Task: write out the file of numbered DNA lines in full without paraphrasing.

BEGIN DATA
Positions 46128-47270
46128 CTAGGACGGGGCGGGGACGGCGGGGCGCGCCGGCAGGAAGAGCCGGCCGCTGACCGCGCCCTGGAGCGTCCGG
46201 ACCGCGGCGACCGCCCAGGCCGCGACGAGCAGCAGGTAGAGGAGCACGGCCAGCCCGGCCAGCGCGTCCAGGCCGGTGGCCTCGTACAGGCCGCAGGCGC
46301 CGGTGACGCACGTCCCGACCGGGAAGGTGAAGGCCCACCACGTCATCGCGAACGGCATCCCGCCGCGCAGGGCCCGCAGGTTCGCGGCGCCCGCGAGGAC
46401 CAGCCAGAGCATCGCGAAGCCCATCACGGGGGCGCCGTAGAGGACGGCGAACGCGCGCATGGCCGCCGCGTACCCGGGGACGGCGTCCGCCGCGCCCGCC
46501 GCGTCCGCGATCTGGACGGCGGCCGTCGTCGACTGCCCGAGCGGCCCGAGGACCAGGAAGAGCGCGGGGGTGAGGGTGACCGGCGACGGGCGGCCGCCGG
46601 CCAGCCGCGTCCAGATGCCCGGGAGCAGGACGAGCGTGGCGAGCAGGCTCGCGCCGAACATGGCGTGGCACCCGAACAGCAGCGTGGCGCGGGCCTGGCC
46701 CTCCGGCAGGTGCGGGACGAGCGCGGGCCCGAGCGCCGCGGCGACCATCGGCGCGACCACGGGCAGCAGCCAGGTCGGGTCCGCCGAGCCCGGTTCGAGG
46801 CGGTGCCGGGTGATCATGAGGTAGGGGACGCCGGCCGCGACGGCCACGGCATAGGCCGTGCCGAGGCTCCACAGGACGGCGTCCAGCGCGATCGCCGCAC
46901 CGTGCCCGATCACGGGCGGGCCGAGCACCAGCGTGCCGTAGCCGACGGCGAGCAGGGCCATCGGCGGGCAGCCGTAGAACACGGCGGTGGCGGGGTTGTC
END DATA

Positions 46128-47270
46128 CTAGGACGGGGCGGGGACGGCGGGGCGCGCCGGCAGGAAGAGCCGGCCGCTGACCGCGCCCTGGAGCGTCCGG
46201 ACCGCGGCGACCGCCCAGGCCGCGACGAGCAGCAGGTAGAGGAGCACGGCCAGCCCGGCCAGCGCGTCCAGGCCGGTGGCCTCGTACAGGCCGCAGGCGC
46301 CGGTGACGCACGTCCCGACCGGGAAGGTGAAGGCCCACCACGTCATCGCGAACGGCATCCCGCCGCGCAGGGCCCGCAGGTTCGCGGCGCCCGCGAGGAC
46401 CAGCCAGAGCATCGCGAAGCCCATCACGGGGGCGCCGTAGAGGACGGCGAACGCGCGCATGGCCGCCGCGTACCCGGGGACGGCGTCCGCCGCGCCCGCC
46501 GCGTCCGCGATCTGGACGGCGGCCGTCGTCGACTGCCCGAGCGGCCCGAGGACCAGGAAGAGCGCGGGGGTGAGGGTGACCGGCGACGGGCGGCCGCCGG
46601 CCAGCCGCGTCCAGATGCCCGGGAGCAGGACGAGCGTGGCGAGCAGGCTCGCGCCGAACATGGCGTGGCACCCGAACAGCAGCGTGGCGCGGGCCTGGCC
46701 CTCCGGCAGGTGCGGGACGAGCGCGGGCCCGAGCGCCGCGGCGACCATCGGCGCGACCACGGGCAGCAGCCAGGTCGGGTCCGCCGAGCCCGGTTCGAGG
46801 CGGTGCCGGGTGATCATGAGGTAGGGGACGCCGGCCGCGACGGCCACGGCATAGGCCGTGCCGAGGCTCCACAGGACGGCGTCCAGCGCGATCGCCGCAC
46901 CGTGCCCGATCACGGGCGGGCCGAGCACCAGCGTGCCGTAGCCGACGGCGAGCAGGGCCATCGGCGGGCAGCCGTAGAACACGGCGGTGGCGGGGTTGTC